Deathsploitation Check: Explaining Murder vs. Exploiting It

What's the difference?


The number of distinct motives for murder in human history, even the number hidden under God-knows what rooftops across the United States right this minute, is greater, I expect, than any crime writer or forensic psychologist could imagine. Maybe I'm wrong. But that's my guess. I can see how it might be comforting to think otherwise: that we could index these motives, that we could categorize them, trace them back to respective causes, and in some cases maybe know that we could take specific measures to prevent them from resulting in more murder. But I don't think that. It could be, as our own Robert Wright puts it (in summarizing his read on an argument I made yesterday), that ubiquitous images of James Holmes "encourage others who are mentally disturbed to follow in his footsteps," and so we shouldn't mention his name or show his face. But I wouldn't assume it. I wouldn't even assume that James Holmes or anyone he might inspire are mentally disturbed. I don't know yet. No one in the media does.

Still, we don't have to suppose very much about Holmes's motives to hit the question of what it means to cover what he did responsibly. In fact, we don't have to suppose much at all about his motives for suiting up with military-grade weapons and armor, and shooting down dozens of strangers in a movie theater last week, beyond the fact of his having done so.

Why? Because it would take a more dissociated mind than any mass murderer's on record for Holmes's decision to engage in a public shooting spree not to include the recognition that he'll be infamous for it. The perpetrator may be neutral about the prospect of his infamy, but he's more plausibly into it -- and he's almost certainly not averse. You don't have to have a firm stake in debates over the dynamics of "copycat killings" (which is tricky terrain with slippery slopes) to conclude that when the media sensationalize an act of mass killing, they're likely giving the killer something he wants, possibly the thing he killed for, and plausibly meanwhile giving another potential killer more of an incentive than he'd otherwise have to realize his potential.

The problem is, journalists may have a moral responsibility to do their jobs in ways that minimize the likelihood of causing death; but they have other responsibilities, too -- responsibilities that don't fit easily with a sort of Hippocratic Oath that would say, "Never do what may possibly cause indirect harm to anyone." The Atlantic Wire's Jen Doll makes the point that even if we could shame all of media into no longer taking advantage of Holmes's victims by sensationalizing their deaths (and we can't: "If you've ever tried to shame TMZ, ... you know this is something of a losing battle"), we shouldn't try to "punish James Holmes with obscurity." It wouldn't honor the victims, or serve any other real purpose -- except maybe a vain notion that Holmes would now be watching us "punish" him from jail. Covering the Aurora massacre right means understanding as much as we can, while we can best understand it, without letting the information become noise:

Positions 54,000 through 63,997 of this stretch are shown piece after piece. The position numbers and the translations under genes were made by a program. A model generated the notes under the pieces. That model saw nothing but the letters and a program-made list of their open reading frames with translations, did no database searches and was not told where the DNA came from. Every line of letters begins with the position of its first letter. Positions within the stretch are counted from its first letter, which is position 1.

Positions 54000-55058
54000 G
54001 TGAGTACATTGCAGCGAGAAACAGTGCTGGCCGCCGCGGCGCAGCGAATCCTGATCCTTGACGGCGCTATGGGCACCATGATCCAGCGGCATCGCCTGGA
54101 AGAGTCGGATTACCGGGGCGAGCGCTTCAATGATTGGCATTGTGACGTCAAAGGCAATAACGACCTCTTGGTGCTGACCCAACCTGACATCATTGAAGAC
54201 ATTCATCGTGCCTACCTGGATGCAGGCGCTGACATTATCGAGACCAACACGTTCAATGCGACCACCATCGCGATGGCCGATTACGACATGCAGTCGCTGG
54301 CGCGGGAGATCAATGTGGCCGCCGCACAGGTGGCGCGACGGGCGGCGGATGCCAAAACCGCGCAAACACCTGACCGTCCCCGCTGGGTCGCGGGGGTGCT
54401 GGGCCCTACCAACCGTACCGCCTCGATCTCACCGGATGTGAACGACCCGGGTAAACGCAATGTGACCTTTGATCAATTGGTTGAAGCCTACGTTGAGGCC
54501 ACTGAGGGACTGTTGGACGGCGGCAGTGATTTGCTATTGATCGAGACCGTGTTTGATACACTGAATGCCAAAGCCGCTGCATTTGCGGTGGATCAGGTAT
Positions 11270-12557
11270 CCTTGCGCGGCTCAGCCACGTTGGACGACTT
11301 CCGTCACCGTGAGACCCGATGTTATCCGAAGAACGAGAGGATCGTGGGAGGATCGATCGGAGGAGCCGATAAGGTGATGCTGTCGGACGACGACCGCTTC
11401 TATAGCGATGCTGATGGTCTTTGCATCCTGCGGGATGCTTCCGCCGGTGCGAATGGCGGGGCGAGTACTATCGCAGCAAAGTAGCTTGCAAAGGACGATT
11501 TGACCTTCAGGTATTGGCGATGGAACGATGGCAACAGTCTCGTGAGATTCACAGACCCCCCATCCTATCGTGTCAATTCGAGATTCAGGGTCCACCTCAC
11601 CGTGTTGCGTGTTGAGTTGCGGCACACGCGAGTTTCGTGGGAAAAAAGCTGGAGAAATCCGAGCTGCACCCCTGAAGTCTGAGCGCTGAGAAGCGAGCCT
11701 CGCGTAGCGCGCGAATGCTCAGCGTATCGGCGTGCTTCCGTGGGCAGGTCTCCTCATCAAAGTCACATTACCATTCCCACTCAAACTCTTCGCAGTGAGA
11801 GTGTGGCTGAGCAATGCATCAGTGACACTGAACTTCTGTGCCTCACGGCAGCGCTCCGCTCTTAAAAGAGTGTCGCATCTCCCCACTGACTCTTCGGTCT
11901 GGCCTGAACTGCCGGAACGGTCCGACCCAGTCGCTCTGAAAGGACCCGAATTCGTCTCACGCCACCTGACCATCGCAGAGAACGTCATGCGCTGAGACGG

Seeing something too much is as dangerous as not seeing it at all; it becomes meaningless, just part of the media wallpaper that we begin to ignore. The most terrifying fact of all isn't that his name won't be forgotten to honor the victims, it's that his name will be forgotten because in this 24-hour news cycle, we've simply moved on to something new. Before that happens, let's do our best to learn what we can.

This is well put and, I think, right. But what does it really imply?

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J.J. Gould is the editor of More

He has written for The Washington MonthlyThe American ProspectThe Moscow Times, The Chronicle Herald, and The European Journal of Political Theory. Gould was previously an editor at the Journal of Democracy, co-published by the Johns Hopkins University Press and the National Endowment for Democracy, and a lecturer in history and politics at Yale University. He has also worked with McKinsey & Company's New York-based Knowledge Group on global public- and social-sector development and on the economics of carbon-emissions reduction. Gould has a B.A. in history from McGill University in Montreal, an M.Sc. from the London School of Economics, and a Ph.D. in politics from Yale. He is from Nova Scotia.

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